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Five takeaways from Warriors’ preseason loss to Lakers in Las Vegas

© Stephen R. Sylvanie-USA TODAY Sports


It’s only the preseason, and while media hype over Wednesday night’s preseason game between the Warriors and Los Angeles Lakers has been nothing short of ridiculous, that hype held up, even for a preseason game. The Warriors lost to the Lakers 123-113 and set the table for another matchup Friday night and a four-game regular season series that looks sure to entertain if nothing else.

Tonight did not have the feel of a preseason game

The fluorescence of Las Vegas, in unison with the thrill of a LeBron James-led Lakers team facing the best team in basketball, took hold of Wednesday night’s game. While in reality, it was nothing more than an exhibition game, it carried more intensity than half of the Warriors’ regular season schedule over the last few years, when they’ve blown out opponent after opponent by the third quarter.

The Lakers trotted out what looks to be their regular season starting lineup of Rajon Rondo, Kentavious Caldwell-Pope, James, Brandon Ingram and Javale McGee. The game’s opening pace was nothing short of frenetic, as the Lakers looked to run in transition against a Warriors team that was missing Draymond Green.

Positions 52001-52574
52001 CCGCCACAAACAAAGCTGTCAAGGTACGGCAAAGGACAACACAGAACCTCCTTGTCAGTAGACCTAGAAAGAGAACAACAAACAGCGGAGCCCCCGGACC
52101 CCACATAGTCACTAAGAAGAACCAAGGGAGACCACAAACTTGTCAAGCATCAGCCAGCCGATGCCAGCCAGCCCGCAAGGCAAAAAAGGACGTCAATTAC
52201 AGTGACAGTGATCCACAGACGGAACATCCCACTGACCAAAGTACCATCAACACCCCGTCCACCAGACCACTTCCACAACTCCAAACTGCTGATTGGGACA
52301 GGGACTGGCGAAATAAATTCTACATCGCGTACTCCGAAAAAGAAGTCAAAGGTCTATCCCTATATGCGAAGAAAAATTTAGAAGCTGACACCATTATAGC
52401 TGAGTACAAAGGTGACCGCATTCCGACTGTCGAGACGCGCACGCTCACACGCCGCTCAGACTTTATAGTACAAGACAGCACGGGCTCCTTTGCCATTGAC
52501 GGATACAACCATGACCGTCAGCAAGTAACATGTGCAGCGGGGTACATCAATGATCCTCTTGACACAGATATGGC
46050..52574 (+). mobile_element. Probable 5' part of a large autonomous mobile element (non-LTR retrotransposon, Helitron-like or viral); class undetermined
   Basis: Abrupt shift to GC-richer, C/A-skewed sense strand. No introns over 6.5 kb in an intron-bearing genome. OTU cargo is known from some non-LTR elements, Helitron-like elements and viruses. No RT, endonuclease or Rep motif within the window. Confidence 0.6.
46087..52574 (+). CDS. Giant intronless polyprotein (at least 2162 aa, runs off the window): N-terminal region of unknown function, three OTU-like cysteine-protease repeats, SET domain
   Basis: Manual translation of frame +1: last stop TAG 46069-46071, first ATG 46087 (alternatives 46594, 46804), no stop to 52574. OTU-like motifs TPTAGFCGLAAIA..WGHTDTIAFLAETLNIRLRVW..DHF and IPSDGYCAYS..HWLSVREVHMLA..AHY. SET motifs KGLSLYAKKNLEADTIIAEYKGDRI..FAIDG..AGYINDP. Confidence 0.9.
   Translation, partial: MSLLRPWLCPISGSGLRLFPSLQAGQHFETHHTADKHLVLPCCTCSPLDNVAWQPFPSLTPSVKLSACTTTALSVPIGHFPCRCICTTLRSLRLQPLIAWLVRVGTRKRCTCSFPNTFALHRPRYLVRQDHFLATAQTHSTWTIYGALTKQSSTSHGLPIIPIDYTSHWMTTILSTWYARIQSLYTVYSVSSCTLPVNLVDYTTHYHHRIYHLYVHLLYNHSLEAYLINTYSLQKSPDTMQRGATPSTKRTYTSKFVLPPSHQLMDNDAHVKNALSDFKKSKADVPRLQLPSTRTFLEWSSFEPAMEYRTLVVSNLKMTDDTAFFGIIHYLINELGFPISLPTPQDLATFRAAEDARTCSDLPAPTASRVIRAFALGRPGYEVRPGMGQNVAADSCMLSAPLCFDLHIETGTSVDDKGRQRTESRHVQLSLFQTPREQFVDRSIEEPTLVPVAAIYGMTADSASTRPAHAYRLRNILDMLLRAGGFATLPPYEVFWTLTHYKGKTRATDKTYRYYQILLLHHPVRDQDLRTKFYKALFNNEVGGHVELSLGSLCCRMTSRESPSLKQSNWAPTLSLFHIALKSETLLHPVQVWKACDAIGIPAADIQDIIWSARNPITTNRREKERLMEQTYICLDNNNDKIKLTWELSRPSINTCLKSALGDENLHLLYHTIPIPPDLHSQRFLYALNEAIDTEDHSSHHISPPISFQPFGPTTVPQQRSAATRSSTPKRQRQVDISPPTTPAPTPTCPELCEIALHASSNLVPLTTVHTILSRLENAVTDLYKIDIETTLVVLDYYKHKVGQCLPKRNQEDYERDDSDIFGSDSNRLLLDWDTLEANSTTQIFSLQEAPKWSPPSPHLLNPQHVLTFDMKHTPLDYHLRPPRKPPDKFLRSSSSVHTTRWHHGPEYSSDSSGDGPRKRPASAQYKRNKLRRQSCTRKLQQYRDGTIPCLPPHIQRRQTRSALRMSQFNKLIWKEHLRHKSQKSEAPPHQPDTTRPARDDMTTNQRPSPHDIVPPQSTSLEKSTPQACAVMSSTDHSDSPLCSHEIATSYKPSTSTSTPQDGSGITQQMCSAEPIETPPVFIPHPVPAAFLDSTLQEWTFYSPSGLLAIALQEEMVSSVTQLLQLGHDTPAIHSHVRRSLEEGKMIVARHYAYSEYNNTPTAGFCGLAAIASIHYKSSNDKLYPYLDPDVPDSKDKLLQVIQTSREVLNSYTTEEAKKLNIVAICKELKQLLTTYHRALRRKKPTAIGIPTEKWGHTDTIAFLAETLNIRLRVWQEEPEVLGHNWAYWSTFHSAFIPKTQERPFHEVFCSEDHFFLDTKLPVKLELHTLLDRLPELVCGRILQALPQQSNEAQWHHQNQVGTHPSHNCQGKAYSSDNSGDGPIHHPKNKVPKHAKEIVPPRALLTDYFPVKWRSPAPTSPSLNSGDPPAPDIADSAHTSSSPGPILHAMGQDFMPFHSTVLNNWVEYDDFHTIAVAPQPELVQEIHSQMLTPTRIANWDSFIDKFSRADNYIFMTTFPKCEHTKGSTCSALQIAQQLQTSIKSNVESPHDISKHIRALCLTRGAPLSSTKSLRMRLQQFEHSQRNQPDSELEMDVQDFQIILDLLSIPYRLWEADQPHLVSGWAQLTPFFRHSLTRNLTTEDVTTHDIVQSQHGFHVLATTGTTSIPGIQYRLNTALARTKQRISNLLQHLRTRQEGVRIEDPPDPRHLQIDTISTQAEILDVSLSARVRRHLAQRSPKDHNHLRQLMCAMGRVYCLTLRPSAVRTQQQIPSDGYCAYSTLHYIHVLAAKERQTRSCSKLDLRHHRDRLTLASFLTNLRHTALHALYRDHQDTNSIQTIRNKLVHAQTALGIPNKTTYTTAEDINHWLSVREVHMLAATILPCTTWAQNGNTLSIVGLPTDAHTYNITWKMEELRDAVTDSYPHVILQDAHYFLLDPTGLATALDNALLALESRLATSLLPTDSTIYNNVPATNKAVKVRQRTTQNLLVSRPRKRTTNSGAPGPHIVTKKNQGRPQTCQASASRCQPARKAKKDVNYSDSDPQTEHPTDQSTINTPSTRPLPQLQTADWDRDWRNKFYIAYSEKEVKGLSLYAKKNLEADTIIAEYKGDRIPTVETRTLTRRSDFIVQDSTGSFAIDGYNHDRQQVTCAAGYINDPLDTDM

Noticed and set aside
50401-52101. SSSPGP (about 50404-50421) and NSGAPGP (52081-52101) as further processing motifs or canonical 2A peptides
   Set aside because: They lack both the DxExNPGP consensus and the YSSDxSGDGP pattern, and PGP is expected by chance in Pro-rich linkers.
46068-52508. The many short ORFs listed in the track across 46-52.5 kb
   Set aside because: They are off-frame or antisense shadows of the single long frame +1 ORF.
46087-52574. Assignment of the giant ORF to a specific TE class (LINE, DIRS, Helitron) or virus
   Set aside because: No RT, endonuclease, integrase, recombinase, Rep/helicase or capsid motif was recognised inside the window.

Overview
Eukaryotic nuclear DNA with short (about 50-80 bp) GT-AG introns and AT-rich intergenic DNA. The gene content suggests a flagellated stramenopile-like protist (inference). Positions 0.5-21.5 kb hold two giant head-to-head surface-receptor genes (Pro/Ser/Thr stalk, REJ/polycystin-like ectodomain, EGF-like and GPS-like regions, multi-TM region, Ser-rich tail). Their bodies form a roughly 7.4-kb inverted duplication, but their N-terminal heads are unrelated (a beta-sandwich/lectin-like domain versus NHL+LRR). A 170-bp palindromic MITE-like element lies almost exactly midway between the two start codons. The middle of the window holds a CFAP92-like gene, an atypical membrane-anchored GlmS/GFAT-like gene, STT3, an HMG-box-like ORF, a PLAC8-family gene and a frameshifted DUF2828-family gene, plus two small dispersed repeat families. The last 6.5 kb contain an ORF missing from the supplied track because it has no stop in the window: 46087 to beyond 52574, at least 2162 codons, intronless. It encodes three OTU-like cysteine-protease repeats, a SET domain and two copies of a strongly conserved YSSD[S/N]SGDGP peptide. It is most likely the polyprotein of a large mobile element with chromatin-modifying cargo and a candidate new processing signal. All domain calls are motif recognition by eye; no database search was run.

But as the Warriors have proven time and time again, they rise to whatever challenge is posed to them by their competition. Kevin Durant and Steph Curry got into their offense with relative ease. Curry had 14 points, two steals, two threes and an assist in the first quarter, while Durant had 12 points, five rebounds, one three and an assist to lead the Warriors to a 34-31 first-quarter lead, despite shooting 37 percent from the field as a team.

While it was a preseason game and you have to assume no player is playing at 100 percent, the trident of three-point excellence between Durant, Curry and Klay Thompson showed that there’s little that can be done defensively to stop them – even by a team with LeBron James.

The matchup has been a nonexistent rivalry largely hyped up by the media to exist solely due to James’ arrival in LA and the dominance of the Warriors. Still, there’s validity to the Lakers being improved, and that was evident on Wednesday. If nothing else, it will be an intriguing matchup to watch this season.